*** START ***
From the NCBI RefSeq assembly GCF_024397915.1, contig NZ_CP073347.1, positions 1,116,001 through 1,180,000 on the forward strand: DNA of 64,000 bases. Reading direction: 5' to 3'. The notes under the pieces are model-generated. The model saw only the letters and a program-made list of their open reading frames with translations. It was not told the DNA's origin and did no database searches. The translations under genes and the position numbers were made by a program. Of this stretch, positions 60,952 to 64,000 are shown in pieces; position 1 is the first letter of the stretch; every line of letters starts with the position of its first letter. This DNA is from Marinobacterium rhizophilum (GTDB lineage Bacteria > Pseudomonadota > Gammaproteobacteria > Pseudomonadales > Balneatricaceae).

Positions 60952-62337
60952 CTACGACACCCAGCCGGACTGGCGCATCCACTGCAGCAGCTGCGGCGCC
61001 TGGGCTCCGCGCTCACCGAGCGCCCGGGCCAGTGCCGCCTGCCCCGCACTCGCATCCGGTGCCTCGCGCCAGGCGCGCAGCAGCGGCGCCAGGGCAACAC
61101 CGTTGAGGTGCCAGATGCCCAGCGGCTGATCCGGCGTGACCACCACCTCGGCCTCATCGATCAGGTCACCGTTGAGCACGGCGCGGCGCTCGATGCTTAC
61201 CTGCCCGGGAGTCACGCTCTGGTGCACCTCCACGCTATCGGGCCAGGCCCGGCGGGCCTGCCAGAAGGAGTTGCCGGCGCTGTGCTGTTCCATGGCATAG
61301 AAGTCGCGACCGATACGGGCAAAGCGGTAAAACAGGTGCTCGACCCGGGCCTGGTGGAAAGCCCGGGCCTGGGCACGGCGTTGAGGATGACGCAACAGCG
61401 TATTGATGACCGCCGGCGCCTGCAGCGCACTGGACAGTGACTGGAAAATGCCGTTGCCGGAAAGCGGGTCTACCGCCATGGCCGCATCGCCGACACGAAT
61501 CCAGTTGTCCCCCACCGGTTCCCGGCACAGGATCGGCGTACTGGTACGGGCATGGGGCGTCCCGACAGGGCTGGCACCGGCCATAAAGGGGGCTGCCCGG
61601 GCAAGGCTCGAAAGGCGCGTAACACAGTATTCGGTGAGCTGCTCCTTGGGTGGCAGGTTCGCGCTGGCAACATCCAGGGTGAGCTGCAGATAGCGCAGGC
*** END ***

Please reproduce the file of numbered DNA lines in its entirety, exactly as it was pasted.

From the NCBI RefSeq assembly GCF_024397915.1, contig NZ_CP073347.1, positions 1,116,001 through 1,180,000 on the forward strand: DNA of 64,000 bases. Reading direction: 5' to 3'. The notes under the pieces are model-generated. The model saw only the letters and a program-made list of their open reading frames with translations. It was not told the DNA's origin and did no database searches. The translations under genes and the position numbers were made by a program. Of this stretch, positions 60,952 to 64,000 are shown in pieces; position 1 is the first letter of the stretch; every line of letters starts with the position of its first letter. This DNA is from Marinobacterium rhizophilum (GTDB lineage Bacteria > Pseudomonadota > Gammaproteobacteria > Pseudomonadales > Balneatricaceae).

Positions 60952-62337
60952 CTACGACACCCAGCCGGACTGGCGCATCCACTGCAGCAGCTGCGGCGCC
61001 TGGGCTCCGCGCTCACCGAGCGCCCGGGCCAGTGCCGCCTGCCCCGCACTCGCATCCGGTGCCTCGCGCCAGGCGCGCAGCAGCGGCGCCAGGGCAACAC
61101 CGTTGAGGTGCCAGATGCCCAGCGGCTGATCCGGCGTGACCACCACCTCGGCCTCATCGATCAGGTCACCGTTGAGCACGGCGCGGCGCTCGATGCTTAC
61201 CTGCCCGGGAGTCACGCTCTGGTGCACCTCCACGCTATCGGGCCAGGCCCGGCGGGCCTGCCAGAAGGAGTTGCCGGCGCTGTGCTGTTCCATGGCATAG
61301 AAGTCGCGACCGATACGGGCAAAGCGGTAAAACAGGTGCTCGACCCGGGCCTGGTGGAAAGCCCGGGCCTGGGCACGGCGTTGAGGATGACGCAACAGCG
61401 TATTGATGACCGCCGGCGCCTGCAGCGCACTGGACAGTGACTGGAAAATGCCGTTGCCGGAAAGCGGGTCTACCGCCATGGCCGCATCGCCGACACGAAT
61501 CCAGTTGTCCCCCACCGGTTCCCGGCACAGGATCGGCGTACTGGTACGGGCATGGGGCGTCCCGACAGGGCTGGCACCGGCCATAAAGGGGGCTGCCCGG
61601 GCAAGGCTCGAAAGGCGCGTAACACAGTATTCGGTGAGCTGCTCCTTGGGTGGCAGGTTCGCGCTGGCAACATCCAGGGTGAGCTGCAGATAGCGCAGGC